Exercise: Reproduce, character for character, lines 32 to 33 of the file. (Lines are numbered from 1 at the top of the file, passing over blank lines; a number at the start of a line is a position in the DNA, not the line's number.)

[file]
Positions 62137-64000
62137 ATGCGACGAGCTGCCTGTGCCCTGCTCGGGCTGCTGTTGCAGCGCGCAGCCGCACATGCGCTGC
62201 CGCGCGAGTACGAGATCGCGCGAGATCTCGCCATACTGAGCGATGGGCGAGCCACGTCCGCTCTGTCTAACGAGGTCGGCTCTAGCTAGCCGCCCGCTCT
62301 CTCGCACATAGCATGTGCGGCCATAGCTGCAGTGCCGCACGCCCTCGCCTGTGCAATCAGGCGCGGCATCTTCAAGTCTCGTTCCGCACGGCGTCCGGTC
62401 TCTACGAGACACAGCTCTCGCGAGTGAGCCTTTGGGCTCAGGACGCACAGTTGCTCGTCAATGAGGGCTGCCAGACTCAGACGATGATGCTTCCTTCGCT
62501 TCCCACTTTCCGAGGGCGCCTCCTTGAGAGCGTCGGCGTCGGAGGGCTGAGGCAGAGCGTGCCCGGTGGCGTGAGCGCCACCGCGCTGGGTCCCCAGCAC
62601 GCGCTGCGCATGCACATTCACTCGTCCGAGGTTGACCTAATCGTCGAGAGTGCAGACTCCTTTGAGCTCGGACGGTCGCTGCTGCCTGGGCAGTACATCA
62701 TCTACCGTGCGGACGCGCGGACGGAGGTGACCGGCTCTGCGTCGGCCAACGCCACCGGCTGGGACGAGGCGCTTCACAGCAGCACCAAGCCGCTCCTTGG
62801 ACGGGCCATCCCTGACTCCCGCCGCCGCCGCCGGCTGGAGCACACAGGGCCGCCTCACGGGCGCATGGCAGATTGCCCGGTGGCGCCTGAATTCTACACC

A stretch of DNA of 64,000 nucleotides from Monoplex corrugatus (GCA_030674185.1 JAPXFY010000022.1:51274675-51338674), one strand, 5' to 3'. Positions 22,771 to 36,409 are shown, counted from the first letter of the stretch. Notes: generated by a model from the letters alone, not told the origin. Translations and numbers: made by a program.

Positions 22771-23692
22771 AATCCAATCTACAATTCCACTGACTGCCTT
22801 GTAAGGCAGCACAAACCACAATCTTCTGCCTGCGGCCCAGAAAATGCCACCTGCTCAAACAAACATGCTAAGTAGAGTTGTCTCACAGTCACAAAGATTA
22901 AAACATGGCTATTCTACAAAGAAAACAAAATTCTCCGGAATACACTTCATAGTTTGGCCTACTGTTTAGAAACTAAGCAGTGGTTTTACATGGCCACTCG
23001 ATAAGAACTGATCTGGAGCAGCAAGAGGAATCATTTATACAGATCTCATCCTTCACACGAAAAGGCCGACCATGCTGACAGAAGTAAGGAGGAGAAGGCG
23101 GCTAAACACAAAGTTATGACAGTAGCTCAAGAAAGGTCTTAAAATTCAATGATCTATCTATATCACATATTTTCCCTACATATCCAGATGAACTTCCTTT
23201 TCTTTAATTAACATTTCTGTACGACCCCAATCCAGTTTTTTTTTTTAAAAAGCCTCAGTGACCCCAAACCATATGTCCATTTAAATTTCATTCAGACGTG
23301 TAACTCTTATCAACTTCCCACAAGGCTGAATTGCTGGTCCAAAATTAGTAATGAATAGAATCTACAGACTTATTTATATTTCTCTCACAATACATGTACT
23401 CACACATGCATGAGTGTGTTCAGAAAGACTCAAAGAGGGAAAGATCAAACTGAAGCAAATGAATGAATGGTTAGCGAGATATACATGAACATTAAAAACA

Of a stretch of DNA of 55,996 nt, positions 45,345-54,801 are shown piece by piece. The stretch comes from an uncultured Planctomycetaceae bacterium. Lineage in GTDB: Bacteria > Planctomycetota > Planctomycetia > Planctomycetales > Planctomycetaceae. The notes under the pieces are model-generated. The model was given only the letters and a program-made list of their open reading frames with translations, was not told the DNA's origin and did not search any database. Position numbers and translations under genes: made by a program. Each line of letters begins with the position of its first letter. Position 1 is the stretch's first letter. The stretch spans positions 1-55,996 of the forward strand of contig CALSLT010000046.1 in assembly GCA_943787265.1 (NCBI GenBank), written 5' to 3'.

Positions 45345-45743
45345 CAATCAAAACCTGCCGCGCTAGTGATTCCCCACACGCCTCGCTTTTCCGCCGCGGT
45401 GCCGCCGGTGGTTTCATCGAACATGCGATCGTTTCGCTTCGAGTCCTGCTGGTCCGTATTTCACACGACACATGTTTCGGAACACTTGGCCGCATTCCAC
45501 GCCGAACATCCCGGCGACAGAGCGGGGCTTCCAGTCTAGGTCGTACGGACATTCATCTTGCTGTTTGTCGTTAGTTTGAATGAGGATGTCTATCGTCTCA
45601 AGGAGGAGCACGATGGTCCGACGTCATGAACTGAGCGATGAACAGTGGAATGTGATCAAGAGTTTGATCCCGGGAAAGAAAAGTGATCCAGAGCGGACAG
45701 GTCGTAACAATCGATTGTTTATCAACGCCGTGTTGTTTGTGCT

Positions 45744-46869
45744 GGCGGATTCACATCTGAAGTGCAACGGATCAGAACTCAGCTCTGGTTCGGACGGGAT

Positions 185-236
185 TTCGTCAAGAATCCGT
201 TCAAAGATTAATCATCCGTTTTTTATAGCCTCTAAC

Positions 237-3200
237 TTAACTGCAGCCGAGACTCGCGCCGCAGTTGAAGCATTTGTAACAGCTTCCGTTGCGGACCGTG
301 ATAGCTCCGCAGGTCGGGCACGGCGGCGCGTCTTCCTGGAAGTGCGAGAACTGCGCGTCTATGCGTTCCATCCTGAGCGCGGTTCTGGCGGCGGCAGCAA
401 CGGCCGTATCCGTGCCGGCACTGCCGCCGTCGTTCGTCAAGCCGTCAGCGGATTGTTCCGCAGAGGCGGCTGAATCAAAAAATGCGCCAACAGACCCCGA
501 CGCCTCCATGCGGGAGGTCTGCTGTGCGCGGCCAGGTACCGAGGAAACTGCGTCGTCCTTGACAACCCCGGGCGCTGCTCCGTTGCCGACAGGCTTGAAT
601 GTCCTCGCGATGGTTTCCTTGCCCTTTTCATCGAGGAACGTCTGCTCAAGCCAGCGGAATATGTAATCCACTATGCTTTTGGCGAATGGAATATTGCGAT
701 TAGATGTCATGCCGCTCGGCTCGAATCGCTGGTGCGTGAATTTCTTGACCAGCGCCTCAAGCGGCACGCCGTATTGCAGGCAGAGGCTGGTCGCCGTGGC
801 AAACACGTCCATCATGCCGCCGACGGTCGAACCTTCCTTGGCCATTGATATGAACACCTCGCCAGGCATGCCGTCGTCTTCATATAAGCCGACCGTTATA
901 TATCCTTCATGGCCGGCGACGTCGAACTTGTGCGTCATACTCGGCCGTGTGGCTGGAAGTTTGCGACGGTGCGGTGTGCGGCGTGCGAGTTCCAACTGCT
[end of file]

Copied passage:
Positions 237-3200
237 TTAACTGCAGCCGAGACTCGCGCCGCAGTTGAAGCATTTGTAACAGCTTCCGTTGCGGACCGTG